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Frequently Asked Questions

General 6 questions
  • What are the steps one should take to buy bitcoin?

    STEP #1: Gain an understanding of bitcoin basics. Learn what a virtual currency is, and the risks involved. Get familiar with the legalities surrounding bitcoin, as well as the tax implications of buying, selling or holding crypto assets. Know the advantages and disadvantages of using bitcoin or altcoins.

    STEP #2: Understand how bitcoin should be stored, and select the best method to suit your individual objectives for buying cryptocurrency. With that knowledge, create a wallet, the software that will store your asset.

    STEP #3: Research and select an exchange, which is the easiest way to buy bitcoin and works like any other currency exchange service. You register an account, complete the required documentation, deposit fiat currency, and convert it into bitcoin or altcoins. Hundreds of exchanges exist, and the best one for you often depends on where you are located.

    STEP #4: Move your bitcoin into the storage option you’ve selected. That selection will be determined by what you intend to do with your digital currency. If you plan to hold it long-term, consider a hardware wallet or a paper wallet. If you plan to trade, you’ll want a wallet that is more convenient in order to react to market moves. In any case, do not leave large amounts of funds on an exchange, and don’t leave your funds on only one exchange.

  • What backs bitcoin?

    Bitcoins are not backed by any physical asset, bank, or government. Until the 1970s, currency as we know it was backed by gold or silver, but it is no longer backed by anything physical. In fact, such currencies are backed by the ‘full faith and credit’ of the countries that issue them. Theoretically, this makes bitcoin and other currencies the same. Some argue that what backs bitcoin is the time miners spending mining it to create new bitcoins into existence. While time is a commodity, it is not physical and does not have a cash value.

    When you buy bitcoin, you rely on a complicated network that works because of a regulatory algorithm. The algorithm determines that new blocks of bitcoin will be mined approximately every 10 minutes and ensures that nothing can alter the predetermined issuance rate, nor the block size halving rate, of bitcoin. Every 10 minutes, more bitcoin goes in use at a disinflationary rate. Might that be considered a mathematical guarantee and this is what backs the bitcoin system to give it intrinsic value? The dollar has intrinsic value because you need dollars to pay taxes in the U.S. Gold has intrinsic value because it is pretty and can be used for jewelry. One can put in the effort to create bitcoin by mining – which is the processing of bitcoin transactions, thus it does have a use outside of being a medium of exchange.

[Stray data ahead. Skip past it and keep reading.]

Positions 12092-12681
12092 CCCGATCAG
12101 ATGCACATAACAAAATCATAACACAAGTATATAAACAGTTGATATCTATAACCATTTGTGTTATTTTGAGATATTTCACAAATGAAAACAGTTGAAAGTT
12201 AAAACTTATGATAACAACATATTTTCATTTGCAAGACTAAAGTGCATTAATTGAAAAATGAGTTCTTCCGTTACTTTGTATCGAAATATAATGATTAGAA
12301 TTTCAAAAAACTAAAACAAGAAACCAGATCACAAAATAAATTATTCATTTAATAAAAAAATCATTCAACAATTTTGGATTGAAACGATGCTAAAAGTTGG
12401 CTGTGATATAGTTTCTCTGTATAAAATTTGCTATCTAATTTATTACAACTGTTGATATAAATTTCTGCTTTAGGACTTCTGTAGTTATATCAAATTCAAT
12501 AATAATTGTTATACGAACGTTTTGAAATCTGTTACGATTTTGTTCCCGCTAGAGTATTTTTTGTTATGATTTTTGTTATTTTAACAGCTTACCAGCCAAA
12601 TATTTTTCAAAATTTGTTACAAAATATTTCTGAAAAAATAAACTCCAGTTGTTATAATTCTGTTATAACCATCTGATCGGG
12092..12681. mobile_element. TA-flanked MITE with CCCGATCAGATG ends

• Is bitcoin legal?

    It is worth noting that no matter who says you cannot use bitcoin, its decentralized nature ensures that no one can actually stop you from using it. Bitcoin can be used anywhere with equal access to its network, as long as you have access to the Internet. Thanks to new satellite systems launched, as long as you have only electricity in some areas. The problem with banning bitcoin is that enforcement is nearly impossible. Restrictions can discourage use, but it cannot prevent it. By and large, it is legal to send and receive, mine or use bitcoin in most countries around the world.

    Some countries have tried to restrict the use of bitcoin within their own borders, and some have made it illegal only to issue their own cryptocurrencies. Others, like China, have changed their view on bitcoin to ban and un-ban it over the past couple of years. As of October 2018, China has restricted digital currencies to private use only, prohibiting all financial institutions from handling any digital currency transactions at all.

  • Is bitcoin legal tender?

    Money that must be accepted as payment for a debt in the jurisdiction where the payment is being made is how legal tender is defined. Since bitcoin isn’t recognized by any government as legal tender, it can be used as payment only if both parties to the transaction agree to its use. The problem with bitcoin is that it is often not fully understood by regulatory bodies, and it resides in the “gray area” where legal classifications are concerned. Many countries have given it a legal status or regulatory class based on what they believe it to be, and that is subject to change with such a new, emerging technology. The world is not quite ready to agree on exactly what bitcoin is.

    In the United States, bitcoin is classified by the Treasury as a “virtual currency.” The Commodity Futures Trading Commission (CFTC) classifies bitcoin as a commodity, and the Internal Revenue Service classifies bitcoin as property.

  • Is bitcoin a ponzi scheme?